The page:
• Russell Means once said American Indians should be placed on the endangered species list, much like the aforementioned Star Trek example.
  • As Sir Walter Raleigh approached the executioner's block, he looked at the axe and whispered to the executioner, "Tis a sharp cure, but good against all ills."
  • Philosopher and cultural theorist Slavoj Zizek has a fondness for gallows humor. It was part of the language of academics living in the East Bloc, and his fondness for this type of humor carries through. He's also argued that in many circumstances, like the Holocaust, the monstrosity of the situation is "too strong for tragedy", and so the only decent response is one of comedy, ridiculing the brutality of the situation.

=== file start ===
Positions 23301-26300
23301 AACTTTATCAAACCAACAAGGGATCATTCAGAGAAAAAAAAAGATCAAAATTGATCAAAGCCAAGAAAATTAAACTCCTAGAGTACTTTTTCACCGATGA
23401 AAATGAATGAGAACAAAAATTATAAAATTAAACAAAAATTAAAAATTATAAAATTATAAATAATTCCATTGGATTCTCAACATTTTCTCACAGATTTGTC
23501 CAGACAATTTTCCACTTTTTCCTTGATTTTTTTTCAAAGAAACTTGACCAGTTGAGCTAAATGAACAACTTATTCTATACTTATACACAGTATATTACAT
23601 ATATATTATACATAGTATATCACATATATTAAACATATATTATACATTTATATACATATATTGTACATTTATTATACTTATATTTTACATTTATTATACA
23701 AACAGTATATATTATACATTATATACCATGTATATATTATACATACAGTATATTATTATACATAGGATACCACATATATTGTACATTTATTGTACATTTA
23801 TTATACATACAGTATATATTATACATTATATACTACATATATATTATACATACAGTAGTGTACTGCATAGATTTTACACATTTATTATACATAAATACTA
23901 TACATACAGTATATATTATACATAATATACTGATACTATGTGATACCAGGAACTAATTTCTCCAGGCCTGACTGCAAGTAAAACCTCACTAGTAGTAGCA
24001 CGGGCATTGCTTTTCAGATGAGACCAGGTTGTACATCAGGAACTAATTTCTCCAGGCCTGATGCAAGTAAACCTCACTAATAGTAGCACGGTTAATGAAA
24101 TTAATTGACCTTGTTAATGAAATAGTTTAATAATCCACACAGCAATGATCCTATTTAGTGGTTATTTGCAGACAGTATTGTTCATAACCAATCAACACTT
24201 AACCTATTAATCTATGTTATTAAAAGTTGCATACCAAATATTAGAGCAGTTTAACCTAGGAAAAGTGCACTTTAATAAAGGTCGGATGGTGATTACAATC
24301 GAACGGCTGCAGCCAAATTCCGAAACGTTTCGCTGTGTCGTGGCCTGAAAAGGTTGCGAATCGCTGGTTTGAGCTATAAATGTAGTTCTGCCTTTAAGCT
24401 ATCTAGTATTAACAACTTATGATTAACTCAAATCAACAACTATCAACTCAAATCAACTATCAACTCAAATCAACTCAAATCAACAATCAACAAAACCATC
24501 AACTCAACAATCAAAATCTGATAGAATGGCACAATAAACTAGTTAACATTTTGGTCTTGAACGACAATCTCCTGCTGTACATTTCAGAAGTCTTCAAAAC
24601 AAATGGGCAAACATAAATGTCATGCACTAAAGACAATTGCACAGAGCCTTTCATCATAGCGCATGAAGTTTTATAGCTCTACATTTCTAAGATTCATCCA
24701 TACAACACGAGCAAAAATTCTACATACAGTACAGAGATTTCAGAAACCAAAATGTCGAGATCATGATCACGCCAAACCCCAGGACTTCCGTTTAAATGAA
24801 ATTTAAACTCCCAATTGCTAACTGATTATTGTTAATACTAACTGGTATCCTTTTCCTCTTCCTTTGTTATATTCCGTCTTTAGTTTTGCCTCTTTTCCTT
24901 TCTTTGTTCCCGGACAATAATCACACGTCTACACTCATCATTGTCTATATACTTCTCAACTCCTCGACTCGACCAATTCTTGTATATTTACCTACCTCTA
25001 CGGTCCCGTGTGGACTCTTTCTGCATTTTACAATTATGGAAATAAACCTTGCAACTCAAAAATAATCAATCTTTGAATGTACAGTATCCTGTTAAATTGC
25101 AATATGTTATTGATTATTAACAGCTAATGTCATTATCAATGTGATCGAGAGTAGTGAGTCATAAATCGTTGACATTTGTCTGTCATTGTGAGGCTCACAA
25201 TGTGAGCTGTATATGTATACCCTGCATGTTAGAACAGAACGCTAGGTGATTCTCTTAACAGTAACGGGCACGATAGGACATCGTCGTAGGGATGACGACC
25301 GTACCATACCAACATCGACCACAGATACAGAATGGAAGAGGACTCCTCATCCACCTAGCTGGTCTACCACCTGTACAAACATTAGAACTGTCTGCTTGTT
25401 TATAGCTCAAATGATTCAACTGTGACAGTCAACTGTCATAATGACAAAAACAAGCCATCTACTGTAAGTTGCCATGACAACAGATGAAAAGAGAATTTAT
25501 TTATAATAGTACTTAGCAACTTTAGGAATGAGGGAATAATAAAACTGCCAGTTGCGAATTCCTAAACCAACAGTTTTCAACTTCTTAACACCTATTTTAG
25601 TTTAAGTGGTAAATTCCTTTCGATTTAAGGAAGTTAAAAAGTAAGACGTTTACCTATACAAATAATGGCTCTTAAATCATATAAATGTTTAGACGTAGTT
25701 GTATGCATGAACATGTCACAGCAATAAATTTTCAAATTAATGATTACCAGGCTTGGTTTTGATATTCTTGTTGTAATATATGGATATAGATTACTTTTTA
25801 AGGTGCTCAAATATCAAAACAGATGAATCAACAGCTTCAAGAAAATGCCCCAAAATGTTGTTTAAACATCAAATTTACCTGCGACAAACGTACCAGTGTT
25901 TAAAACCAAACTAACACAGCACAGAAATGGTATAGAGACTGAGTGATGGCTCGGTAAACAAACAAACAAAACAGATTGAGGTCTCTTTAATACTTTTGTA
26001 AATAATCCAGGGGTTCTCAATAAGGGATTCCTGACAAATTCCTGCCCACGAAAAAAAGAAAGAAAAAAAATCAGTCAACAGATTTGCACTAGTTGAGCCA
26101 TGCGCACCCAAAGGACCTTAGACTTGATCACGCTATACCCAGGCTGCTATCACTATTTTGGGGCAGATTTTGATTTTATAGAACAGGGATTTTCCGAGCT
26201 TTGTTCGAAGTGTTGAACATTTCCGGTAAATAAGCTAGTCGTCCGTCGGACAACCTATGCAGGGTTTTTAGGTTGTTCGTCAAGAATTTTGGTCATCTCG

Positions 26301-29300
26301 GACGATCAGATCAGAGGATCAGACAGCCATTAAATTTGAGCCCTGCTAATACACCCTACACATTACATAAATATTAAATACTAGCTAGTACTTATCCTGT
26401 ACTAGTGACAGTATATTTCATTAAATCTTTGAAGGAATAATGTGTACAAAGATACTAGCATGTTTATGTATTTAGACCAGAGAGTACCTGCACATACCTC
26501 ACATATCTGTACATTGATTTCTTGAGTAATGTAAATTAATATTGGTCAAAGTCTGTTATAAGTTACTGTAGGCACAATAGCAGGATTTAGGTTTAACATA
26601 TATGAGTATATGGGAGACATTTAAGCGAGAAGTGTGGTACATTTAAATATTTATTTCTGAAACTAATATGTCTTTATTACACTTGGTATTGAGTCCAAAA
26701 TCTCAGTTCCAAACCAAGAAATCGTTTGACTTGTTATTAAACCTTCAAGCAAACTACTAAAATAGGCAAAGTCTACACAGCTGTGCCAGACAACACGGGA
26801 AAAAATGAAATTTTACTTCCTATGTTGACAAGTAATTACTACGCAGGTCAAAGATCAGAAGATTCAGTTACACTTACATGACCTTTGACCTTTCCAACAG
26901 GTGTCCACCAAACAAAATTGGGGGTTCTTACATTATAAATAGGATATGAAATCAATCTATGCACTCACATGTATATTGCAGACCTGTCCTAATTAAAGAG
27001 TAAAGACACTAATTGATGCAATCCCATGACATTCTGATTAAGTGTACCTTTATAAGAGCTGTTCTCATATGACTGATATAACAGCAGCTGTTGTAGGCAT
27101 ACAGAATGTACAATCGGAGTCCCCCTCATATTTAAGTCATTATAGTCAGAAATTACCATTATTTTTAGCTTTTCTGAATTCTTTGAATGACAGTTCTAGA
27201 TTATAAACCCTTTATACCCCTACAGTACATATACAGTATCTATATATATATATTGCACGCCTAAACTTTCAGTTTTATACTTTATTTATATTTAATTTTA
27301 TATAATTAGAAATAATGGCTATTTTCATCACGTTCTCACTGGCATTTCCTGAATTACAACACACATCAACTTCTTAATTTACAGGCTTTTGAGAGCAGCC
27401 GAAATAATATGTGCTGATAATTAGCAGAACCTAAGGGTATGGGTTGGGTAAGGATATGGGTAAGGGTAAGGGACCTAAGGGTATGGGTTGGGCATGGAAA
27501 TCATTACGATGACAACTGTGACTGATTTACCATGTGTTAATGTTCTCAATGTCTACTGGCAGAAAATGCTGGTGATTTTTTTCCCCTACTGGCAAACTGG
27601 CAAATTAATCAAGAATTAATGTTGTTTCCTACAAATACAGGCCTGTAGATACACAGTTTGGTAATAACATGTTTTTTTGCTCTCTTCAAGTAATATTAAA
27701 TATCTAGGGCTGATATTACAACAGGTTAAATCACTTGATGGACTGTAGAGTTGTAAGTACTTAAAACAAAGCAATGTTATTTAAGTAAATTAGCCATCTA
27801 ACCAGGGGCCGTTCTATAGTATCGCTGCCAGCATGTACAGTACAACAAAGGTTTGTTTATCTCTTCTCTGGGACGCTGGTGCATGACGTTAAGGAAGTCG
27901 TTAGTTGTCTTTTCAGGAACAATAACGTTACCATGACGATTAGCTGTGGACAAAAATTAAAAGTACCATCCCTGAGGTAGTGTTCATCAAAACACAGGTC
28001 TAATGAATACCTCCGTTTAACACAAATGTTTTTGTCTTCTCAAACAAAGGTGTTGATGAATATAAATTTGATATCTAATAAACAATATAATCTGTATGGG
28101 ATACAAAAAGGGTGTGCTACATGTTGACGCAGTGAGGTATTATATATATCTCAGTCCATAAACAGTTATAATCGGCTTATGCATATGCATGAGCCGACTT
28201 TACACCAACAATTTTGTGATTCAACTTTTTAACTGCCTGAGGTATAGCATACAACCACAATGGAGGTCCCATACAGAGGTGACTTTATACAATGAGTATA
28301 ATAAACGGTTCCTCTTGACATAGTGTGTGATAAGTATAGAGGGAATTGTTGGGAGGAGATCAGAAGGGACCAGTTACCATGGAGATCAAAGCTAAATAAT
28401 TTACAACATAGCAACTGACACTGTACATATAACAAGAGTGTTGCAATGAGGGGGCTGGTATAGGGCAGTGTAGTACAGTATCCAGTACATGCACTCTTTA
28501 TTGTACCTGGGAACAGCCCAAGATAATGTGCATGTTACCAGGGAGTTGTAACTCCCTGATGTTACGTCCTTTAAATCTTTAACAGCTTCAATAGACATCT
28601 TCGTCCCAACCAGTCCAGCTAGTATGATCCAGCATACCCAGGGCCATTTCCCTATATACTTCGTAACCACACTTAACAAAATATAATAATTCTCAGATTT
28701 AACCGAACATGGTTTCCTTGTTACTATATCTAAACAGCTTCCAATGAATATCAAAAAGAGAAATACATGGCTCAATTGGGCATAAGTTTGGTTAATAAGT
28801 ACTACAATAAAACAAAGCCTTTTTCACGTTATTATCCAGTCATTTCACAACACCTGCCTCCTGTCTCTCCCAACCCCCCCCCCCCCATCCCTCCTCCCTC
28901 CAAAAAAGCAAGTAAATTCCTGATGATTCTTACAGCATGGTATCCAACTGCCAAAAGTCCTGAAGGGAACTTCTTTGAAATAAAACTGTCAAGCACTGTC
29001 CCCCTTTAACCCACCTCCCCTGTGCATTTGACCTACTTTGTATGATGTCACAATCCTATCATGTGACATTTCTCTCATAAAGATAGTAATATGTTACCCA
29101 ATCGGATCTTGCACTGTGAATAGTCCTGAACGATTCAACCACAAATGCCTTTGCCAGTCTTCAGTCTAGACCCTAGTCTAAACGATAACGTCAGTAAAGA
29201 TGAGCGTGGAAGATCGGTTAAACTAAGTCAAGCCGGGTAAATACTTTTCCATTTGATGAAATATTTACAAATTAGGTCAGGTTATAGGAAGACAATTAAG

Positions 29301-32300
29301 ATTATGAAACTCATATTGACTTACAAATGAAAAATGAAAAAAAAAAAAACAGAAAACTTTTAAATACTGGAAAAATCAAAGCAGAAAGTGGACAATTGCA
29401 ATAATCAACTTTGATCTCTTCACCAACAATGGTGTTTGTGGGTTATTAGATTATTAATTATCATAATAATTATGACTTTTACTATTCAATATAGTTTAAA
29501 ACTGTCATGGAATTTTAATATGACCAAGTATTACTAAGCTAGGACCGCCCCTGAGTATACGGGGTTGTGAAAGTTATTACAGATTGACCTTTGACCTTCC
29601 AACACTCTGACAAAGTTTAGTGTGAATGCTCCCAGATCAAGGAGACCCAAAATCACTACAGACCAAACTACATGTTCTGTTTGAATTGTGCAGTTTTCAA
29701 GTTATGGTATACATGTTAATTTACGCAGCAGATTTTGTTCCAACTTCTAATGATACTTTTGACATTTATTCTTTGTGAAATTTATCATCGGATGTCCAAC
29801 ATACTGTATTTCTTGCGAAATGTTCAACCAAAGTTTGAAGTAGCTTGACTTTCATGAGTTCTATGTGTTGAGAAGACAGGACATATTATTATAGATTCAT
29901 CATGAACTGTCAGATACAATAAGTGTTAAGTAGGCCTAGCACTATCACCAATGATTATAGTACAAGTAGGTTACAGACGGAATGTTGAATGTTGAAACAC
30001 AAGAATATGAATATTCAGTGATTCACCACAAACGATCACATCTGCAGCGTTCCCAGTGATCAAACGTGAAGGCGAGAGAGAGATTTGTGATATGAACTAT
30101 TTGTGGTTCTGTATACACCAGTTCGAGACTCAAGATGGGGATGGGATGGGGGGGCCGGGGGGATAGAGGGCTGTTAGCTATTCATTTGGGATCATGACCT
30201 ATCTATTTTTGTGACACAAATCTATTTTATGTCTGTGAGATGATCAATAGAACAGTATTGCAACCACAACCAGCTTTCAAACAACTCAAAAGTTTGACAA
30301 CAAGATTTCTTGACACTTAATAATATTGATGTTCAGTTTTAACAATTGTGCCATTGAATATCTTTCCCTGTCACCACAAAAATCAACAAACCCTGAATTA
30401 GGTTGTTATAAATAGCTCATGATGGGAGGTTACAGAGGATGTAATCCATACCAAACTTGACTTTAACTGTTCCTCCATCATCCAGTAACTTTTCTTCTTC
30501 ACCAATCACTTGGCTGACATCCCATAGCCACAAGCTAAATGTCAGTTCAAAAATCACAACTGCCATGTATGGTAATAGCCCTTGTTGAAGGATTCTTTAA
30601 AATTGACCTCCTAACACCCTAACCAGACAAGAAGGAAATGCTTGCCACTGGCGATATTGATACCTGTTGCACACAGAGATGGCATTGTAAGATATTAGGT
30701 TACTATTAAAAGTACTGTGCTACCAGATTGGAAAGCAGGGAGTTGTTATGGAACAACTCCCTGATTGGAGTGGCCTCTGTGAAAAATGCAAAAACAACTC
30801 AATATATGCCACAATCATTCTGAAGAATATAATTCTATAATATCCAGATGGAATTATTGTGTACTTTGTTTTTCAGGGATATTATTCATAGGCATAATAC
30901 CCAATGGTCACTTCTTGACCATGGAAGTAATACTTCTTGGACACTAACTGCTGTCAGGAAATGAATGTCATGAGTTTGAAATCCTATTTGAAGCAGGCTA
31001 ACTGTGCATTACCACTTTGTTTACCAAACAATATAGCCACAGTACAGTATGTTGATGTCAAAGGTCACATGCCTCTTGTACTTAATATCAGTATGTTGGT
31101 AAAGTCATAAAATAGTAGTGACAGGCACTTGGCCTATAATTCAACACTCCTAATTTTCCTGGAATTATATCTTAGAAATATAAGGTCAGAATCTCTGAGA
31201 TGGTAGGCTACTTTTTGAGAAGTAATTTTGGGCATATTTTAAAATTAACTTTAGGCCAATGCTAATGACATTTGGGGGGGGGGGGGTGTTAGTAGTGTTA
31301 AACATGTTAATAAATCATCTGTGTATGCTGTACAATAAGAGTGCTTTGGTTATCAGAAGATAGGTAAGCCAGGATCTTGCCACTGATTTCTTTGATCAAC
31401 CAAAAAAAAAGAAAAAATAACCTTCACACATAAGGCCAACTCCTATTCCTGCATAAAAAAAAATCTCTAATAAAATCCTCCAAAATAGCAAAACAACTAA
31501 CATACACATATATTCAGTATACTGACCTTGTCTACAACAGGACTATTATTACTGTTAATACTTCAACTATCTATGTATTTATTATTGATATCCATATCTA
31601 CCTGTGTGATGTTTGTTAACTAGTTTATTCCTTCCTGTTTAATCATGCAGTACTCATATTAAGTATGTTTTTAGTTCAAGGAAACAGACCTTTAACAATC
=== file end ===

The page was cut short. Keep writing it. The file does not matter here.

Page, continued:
• Christopher Hitchens, during his losing battle with cancer, loved this trope - he announced he had it in an article called "Topic of Cancer," and said that, because his cancer was so developed he had "joined the cancer elite." He also said: "I make preparations for living and dying every day. But with the emphasis on not dying, and on acting as though I was going to carry on living."
    • When asked how he was coping, he replied "Well, there are the bad days and then there are the worse ones."
  • Add firefighters and EMTs to the other occupations that do it. Stand near some firefighters as a building, despite best efforts, burns to the ground and almost inevitably someone will ask who brought the marshmallows.

 EMT 1 (after moving a very heavy patient): "When I die, you can wait until I'm rotted down to a skeleton so I'm easier to move."

EMT 2: "I have a carving knife. I don't have to wait that long."